It’s all about location: the scene sets the tone of your video

They’re the “Big Five” questions that every reporter knows to ask: Who, What, Why, When and Where? These are questions you also have to ask during the pre-production phase leading up to your video shoot.

The “Who”, of course, is you. In this case you can also include your product or service. “What” is the video you’re making. “Why” is your end goal—more clients, more publicity, stronger branding, etc. “When” is not only the day(s) of your video shoot, but also your deadline for final project completion AND your timeline for distributing the video.

That just leaves “Where”. It’s a huge part of the equation in developing a successful video. While the focus of the video will be on you, your product or service, it has to be presented against the right backdrop.

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The right place is a huge part of sending the right message in your video.

Too many videos are shot in understated locations, based on the mistaken view that anything else will detract from the overall message. Nothing could be further from the truth. Rather than becoming a muted afterthought, an appropriate location goes a long way in telling people who you are, and confirming the image you want to project.

Let’s start with the kind of image you don’t want to project. Infomercials are notorious for low-budget locales, and frequently are set among some of the most dismal scenery imaginable.

Here’s an example. Take a look. Dark surroundings. “Windows” that overlook a black backdrop curtain, making it seem like this interview is taking place at midnight. A flower arrangement that might have been stolen from a grave is the inexplicable centerpiece between the two men. That blue thing in front of it? That’s the book which, supposedly, is what is being sold. You’d never know it, because there isn’t so much as a closeup of the cover to identify it. And to highlight all the morbid festivity, the man pitching his book wears a dark suit that makes him appear to be a disembodied head and hands in every profile shot. The poor lamp in the background valiantly tries to fight back the darkness with its 40-watt bulb, but the attempt is doomed.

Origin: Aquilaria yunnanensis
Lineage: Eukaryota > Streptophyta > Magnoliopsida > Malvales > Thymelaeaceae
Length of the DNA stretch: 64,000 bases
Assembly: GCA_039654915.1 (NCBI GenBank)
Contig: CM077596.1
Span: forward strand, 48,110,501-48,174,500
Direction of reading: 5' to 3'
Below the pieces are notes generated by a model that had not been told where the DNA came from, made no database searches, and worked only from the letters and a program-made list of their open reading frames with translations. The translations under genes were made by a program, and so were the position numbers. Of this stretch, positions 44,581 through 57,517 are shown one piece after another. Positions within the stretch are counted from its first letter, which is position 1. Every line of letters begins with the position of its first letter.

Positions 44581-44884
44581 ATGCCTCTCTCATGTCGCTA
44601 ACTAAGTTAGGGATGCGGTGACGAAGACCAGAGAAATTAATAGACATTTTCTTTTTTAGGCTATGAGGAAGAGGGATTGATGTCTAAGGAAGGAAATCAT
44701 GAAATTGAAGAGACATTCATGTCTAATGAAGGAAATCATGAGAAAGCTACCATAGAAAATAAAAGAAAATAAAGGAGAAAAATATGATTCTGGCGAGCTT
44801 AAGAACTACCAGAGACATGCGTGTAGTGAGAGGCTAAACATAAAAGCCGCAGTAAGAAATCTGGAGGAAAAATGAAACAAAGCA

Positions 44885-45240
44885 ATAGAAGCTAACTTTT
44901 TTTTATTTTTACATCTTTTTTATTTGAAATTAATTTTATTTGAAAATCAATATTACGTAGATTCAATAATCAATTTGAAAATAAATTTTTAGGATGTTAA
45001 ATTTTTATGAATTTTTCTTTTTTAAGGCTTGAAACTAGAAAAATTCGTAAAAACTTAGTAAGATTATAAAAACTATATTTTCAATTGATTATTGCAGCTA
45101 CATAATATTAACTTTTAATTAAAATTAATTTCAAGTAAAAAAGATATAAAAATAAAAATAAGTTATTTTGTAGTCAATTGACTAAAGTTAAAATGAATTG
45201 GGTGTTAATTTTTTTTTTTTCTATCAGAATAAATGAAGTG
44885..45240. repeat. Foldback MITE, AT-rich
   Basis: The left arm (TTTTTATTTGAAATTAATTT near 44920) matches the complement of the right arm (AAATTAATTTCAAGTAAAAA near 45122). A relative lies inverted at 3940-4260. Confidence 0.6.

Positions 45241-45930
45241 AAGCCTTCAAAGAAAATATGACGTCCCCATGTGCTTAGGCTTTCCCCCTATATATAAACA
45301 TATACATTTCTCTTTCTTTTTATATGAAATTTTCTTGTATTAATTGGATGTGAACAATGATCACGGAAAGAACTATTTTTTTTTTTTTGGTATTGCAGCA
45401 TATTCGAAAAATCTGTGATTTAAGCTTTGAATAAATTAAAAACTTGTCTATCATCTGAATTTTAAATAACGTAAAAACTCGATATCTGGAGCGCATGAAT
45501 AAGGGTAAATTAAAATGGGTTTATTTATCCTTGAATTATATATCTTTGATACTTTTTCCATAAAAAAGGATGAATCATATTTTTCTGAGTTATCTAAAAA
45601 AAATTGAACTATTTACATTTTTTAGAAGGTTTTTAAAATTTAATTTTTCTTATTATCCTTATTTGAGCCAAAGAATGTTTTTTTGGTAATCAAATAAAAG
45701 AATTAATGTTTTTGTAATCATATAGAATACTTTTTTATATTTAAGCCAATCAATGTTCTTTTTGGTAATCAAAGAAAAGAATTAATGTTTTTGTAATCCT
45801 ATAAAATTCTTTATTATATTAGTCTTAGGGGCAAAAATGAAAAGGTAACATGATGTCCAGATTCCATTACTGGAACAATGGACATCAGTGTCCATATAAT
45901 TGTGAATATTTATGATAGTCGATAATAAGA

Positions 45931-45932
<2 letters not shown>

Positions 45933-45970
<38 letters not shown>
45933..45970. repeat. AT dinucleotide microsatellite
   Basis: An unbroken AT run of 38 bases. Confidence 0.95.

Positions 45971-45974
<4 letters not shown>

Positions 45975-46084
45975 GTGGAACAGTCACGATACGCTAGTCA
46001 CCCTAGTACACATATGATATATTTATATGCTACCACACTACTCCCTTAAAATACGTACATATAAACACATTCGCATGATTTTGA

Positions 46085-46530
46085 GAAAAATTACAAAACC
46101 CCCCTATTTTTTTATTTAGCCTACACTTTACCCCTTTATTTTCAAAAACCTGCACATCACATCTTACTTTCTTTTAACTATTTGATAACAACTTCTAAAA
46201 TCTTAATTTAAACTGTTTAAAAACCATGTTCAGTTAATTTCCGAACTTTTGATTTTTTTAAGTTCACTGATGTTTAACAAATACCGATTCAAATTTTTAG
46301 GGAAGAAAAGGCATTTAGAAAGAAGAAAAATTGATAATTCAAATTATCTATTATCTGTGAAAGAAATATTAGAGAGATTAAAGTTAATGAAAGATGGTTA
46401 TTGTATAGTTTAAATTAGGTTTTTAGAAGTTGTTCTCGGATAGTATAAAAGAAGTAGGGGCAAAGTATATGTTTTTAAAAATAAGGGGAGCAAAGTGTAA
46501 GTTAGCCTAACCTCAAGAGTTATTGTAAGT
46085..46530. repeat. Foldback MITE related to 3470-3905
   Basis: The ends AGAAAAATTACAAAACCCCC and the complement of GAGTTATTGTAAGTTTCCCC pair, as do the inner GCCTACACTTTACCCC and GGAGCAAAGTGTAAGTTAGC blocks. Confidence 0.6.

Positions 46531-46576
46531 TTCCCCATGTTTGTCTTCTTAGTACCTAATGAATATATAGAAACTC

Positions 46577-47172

The half-hour nightmare is compounded by a handful of static camera shots with no attempt to find any b-roll or pictures related to the pitchman’s claims, not even stills of the man giving seminars or closeups of his book. There is nothing at all to break up the monotony. This piece is every professional director of phtography’s personal vision of George Orwell’s Room 101.

We’ve covered what you don’t want as the setting for your video. So what do you want?

You want something that represents you. Your image, your product, your goals. How do you want the viewer to feel about these aspects of your business? If you want to generate excitement, a breakneck motorcycle ride in an urban setting will do it. If you want the viewer to trust your judgment and feel safe with you, better park the bike and go for a setting such as a high-paced workspace that projects an aura of competence and efficiency. If you want the viewer to long for a trip to your spa, you should opt for shots of customers peacefully smiling while lying down surrounded by scented candles as they get a languid, soothing massage.

Believe it or not, sometimes the most effective location is not the one where you feel most comfortable. Not that we would ever suggest dangling you over a raging volcano to pitch your designer cupcakes. But instead of a video that shows interiors of your bakery, how about a football locker room? The team has just won the big game, they’re busy high-fiving each other, hefting the trophy and dumping buckets of Gatorade over their coach. Suddenly they spy a plate of your cupcakes on one of the benches. Team camaraderie goes out the window as they race each other to get the goodies, shoving and elbowing their teammates out of the way.

That example may not be the way you want to go, but discussions like this help the production company get a better understanding of what you do want, while opening your eyes to possibilities that you hadn’t thought about. Like all of the major aspects of video production, location not only gives you a chance to sell yourself, but to express yourself. If you’re not sold on and excited by a proposed location, don’t just settle for the first suggested locale. At Hencar, we promise that if you dream it, we’ll deliver.

It’s your video. Who do you want to be?